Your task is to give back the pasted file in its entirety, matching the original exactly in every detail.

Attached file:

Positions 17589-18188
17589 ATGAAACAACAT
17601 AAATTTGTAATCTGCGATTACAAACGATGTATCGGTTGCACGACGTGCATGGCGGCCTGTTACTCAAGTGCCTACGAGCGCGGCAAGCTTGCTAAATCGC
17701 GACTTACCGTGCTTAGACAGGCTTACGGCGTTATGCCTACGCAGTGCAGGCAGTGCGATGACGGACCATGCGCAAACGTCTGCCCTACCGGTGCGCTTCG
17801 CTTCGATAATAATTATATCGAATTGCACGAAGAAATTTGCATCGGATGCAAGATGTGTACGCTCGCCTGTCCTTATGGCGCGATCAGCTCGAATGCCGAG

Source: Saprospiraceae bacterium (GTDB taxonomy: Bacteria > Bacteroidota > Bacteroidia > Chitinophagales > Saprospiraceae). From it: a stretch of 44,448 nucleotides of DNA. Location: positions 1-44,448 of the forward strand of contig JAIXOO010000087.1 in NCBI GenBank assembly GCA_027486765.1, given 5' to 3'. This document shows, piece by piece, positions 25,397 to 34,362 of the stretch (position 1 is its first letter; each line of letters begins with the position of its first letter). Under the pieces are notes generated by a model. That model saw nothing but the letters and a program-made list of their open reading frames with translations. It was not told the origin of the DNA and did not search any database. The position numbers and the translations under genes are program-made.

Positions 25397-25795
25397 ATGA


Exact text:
Positions 17589-18188
17589 ATGAAACAACAT
17601 AAATTTGTAATCTGCGATTACAAACGATGTATCGGTTGCACGACGTGCATGGCGGCCTGTTACTCAAGTGCCTACGAGCGCGGCAAGCTTGCTAAATCGC
17701 GACTTACCGTGCTTAGACAGGCTTACGGCGTTATGCCTACGCAGTGCAGGCAGTGCGATGACGGACCATGCGCAAACGTCTGCCCTACCGGTGCGCTTCG
17801 CTTCGATAATAATTATATCGAATTGCACGAAGAAATTTGCATCGGATGCAAGATGTGTACGCTCGCCTGTCCTTATGGCGCGATCAGCTCGAATGCCGAG

Source: Saprospiraceae bacterium (GTDB taxonomy: Bacteria > Bacteroidota > Bacteroidia > Chitinophagales > Saprospiraceae). From it: a stretch of 44,448 nucleotides of DNA. Location: positions 1-44,448 of the forward strand of contig JAIXOO010000087.1 in NCBI GenBank assembly GCA_027486765.1, given 5' to 3'. This document shows, piece by piece, positions 25,397 to 34,362 of the stretch (position 1 is its first letter; each line of letters begins with the position of its first letter). Under the pieces are notes generated by a model. That model saw nothing but the letters and a program-made list of their open reading frames with translations. It was not told the origin of the DNA and did not search any database. The position numbers and the translations under genes are program-made.

Positions 25397-25795
25397 ATGA